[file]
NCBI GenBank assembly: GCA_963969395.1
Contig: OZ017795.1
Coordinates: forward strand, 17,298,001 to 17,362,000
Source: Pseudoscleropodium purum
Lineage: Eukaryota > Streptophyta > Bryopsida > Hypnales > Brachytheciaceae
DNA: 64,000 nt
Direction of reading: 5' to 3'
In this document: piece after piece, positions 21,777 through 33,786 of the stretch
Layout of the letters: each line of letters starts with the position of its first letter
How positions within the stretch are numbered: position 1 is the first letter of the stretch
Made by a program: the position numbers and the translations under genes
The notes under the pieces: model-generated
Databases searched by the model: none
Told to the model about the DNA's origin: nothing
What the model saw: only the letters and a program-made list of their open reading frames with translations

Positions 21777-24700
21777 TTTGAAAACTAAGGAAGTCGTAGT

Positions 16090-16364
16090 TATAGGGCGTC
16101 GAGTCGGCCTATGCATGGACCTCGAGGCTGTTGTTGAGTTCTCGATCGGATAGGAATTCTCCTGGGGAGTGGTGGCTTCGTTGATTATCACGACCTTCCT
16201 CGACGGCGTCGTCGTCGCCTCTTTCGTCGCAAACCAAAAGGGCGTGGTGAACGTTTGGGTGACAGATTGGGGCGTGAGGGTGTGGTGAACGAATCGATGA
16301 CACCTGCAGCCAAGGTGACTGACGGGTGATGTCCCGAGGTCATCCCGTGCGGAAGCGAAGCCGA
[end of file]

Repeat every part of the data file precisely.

NCBI GenBank assembly: GCA_963969395.1
Contig: OZ017795.1
Coordinates: forward strand, 17,298,001 to 17,362,000
Source: Pseudoscleropodium purum
Lineage: Eukaryota > Streptophyta > Bryopsida > Hypnales > Brachytheciaceae
DNA: 64,000 nt
Direction of reading: 5' to 3'
In this document: piece after piece, positions 21,777 through 33,786 of the stretch
Layout of the letters: each line of letters starts with the position of its first letter
How positions within the stretch are numbered: position 1 is the first letter of the stretch
Made by a program: the position numbers and the translations under genes
The notes under the pieces: model-generated
Databases searched by the model: none
Told to the model about the DNA's origin: nothing
What the model saw: only the letters and a program-made list of their open reading frames with translations

Positions 21777-24700
21777 TTTGAAAACTAAGGAAGTCGTAGT

Positions 16090-16364
16090 TATAGGGCGTC
16101 GAGTCGGCCTATGCATGGACCTCGAGGCTGTTGTTGAGTTCTCGATCGGATAGGAATTCTCCTGGGGAGTGGTGGCTTCGTTGATTATCACGACCTTCCT
16201 CGACGGCGTCGTCGTCGCCTCTTTCGTCGCAAACCAAAAGGGCGTGGTGAACGTTTGGGTGACAGATTGGGGCGTGAGGGTGTGGTGAACGAATCGATGA
16301 CACCTGCAGCCAAGGTGACTGACGGGTGATGTCCCGAGGTCATCCCGTGCGGAAGCGAAGCCGA